Rain Water Harvesting

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  • Topic: Water, Irrigation, Water purification
  • Pages : 5 (1656 words )
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  • Published : January 5, 2013
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Rainwater harvesting
From Wikipedia, the free encyclopedia
Rainwater harvesting is the accumulation and storage of rainwater for reuse before it reaches the aquifer. Uses include water for garden, water for livestock, water for irrigation, etc. In many places the water collected is just redirected to a deep pit with percolation. The harvested water can be used for drinking water as well if the storage is a tank that can be accessed and cleaned when needed. Rainwater harvesting provides an independent water supply during regional water restrictions, and in developed countries is often used to supplement the mains supply. Rainwater harvesting systems are appealing as they are easy to understand, install and operate. They are effective in 'green droughts' as water is captured from rainfall where runoff is insufficient to flow into dam storages. The quality of captured rainwater is usually sufficient for most household needs, reducing the need for detergents because rainwater is soft. Financial benefits to the users include that rain is 'renewable' at acceptable volumes despite climate change forecasts, and rainwater harvesting systems generally have low running costs, providing water at the point of consumption (Ferguson 2012).[1] Benefits of widespread rainwater harvesting to the regional reticulated supply system may include reduced treatment, pumping, operation and augmentation costs, reducing peak storm water runoff and storm water processing costs, as well as reduced greenhouse gas emissions due to reduced dependence on pumping and potential augmentation through sources such as desalination (Coombes 2007, White, 2009). * |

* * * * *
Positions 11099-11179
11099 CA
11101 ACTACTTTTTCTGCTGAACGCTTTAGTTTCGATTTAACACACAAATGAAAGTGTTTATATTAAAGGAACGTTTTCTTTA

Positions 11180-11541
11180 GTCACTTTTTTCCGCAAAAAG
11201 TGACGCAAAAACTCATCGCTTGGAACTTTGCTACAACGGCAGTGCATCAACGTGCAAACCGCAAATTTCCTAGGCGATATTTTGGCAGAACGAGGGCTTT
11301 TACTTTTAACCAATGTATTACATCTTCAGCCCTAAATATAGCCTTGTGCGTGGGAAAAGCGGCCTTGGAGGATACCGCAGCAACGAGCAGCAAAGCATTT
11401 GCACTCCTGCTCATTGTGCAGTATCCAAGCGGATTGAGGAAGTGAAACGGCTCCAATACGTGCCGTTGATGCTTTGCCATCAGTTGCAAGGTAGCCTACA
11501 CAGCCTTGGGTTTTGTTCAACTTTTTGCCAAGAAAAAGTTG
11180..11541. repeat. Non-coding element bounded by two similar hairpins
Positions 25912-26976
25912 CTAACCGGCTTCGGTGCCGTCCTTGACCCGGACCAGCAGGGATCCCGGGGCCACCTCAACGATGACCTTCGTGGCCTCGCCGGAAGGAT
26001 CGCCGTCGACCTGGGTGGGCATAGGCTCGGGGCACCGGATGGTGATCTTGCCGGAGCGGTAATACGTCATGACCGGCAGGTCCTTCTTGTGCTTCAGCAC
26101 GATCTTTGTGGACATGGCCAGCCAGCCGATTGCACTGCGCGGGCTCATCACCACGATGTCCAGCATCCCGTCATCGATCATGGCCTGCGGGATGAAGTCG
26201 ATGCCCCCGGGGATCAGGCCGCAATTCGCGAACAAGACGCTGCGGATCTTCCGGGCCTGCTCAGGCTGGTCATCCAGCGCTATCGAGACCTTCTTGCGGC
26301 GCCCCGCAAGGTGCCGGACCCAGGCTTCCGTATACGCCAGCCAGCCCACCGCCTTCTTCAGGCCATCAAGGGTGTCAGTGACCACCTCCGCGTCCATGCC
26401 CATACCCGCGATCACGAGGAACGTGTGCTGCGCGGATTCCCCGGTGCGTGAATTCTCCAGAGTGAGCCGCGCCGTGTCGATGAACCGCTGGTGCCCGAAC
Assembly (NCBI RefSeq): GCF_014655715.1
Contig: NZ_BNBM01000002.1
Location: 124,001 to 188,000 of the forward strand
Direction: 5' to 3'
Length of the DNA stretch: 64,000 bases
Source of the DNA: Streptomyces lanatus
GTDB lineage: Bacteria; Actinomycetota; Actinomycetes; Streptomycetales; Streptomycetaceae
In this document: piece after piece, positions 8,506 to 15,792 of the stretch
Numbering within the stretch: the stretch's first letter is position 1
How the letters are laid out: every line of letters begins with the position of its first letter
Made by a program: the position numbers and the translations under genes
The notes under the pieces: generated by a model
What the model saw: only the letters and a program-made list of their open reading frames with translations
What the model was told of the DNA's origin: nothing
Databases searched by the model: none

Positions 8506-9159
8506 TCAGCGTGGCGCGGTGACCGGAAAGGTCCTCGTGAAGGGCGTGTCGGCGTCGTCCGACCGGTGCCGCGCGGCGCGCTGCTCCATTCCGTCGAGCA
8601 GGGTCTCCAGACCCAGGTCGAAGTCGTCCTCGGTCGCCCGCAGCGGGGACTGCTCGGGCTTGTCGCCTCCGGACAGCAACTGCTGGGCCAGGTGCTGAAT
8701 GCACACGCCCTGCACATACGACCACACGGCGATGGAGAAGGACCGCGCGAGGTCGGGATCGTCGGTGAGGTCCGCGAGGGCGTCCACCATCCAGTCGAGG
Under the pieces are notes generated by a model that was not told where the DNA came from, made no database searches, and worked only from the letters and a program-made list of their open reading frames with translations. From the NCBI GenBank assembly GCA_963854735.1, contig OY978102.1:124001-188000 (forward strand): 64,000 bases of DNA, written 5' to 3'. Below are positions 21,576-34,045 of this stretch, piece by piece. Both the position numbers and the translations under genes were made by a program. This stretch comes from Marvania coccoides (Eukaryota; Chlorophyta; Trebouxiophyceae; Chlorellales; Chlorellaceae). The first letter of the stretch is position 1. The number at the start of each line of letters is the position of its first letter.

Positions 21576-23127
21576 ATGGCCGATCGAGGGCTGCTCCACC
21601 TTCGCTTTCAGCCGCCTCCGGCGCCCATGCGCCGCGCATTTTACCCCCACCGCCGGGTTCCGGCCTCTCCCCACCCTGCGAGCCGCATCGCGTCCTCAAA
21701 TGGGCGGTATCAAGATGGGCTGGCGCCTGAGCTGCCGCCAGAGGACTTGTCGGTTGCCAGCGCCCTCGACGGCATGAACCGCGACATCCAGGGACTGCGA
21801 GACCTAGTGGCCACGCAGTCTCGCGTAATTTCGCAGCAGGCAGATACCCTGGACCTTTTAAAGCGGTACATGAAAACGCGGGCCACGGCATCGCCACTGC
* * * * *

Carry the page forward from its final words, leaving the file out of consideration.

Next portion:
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[edit]Quality
The concentration of contaminants is reduced significantly by diverting the initial flow of runoff water to waste.[2] Improved water quality can also be obtained by using a floating draw-off mechanism (rather than from the base of the tank) and by using a series of tanks, with draw from the last in series. The stored rainwater may need to be analyzed properly before use in a way appropriate to its safety. -------------------------------------------------

[edit]System Setup
Rainwater harvesting systems can be installed with minimal skills.[3] The system should be sized to meet the water demand throughout the dry season since it must be big enough to support daily water consumption. Specifically, the rainfall capturing area such as a building roof must be large enough to maintain adequate flow. Likewise, the water storage tank should be large enough to contain the captured water.[citation needed] -------------------------------------------------

[edit]Vendors
There are three main types of companies operating in the rainwater harvesting industry: makers of water storage, makers of accessories, and integrators. Water storage companies make tanks, barrels, and underground cisterns. Accessories are added to facilitate or improve the water capturing process. Integrators are regional practitioners which install systems.[citation needed] -------------------------------------------------

[edit]Rain water harvesting by fresh water flooded forests
Rain water harvesting is possible by growing fresh water flooded forests without losing the income from the used land. [4] The main purpose of the rain water harvesting is to utilize the locally available rain water to meet water requirements throughout the year without the need of huge capital expenditure. This would facilitate availability of uncontaminated water for domestic, industrial and irrigation needs. -------------------------------------------------

[edit]History
[edit]Early era
Around the third century BCE, farming communities in Baluchistan (in present-day Pakistan, Afghanistan and Iran), and Kutch (in present-day India) used rainwater harvesting for irrigation.[5] In ancient Tamil Nadu (India), rainwater harvesting was done...
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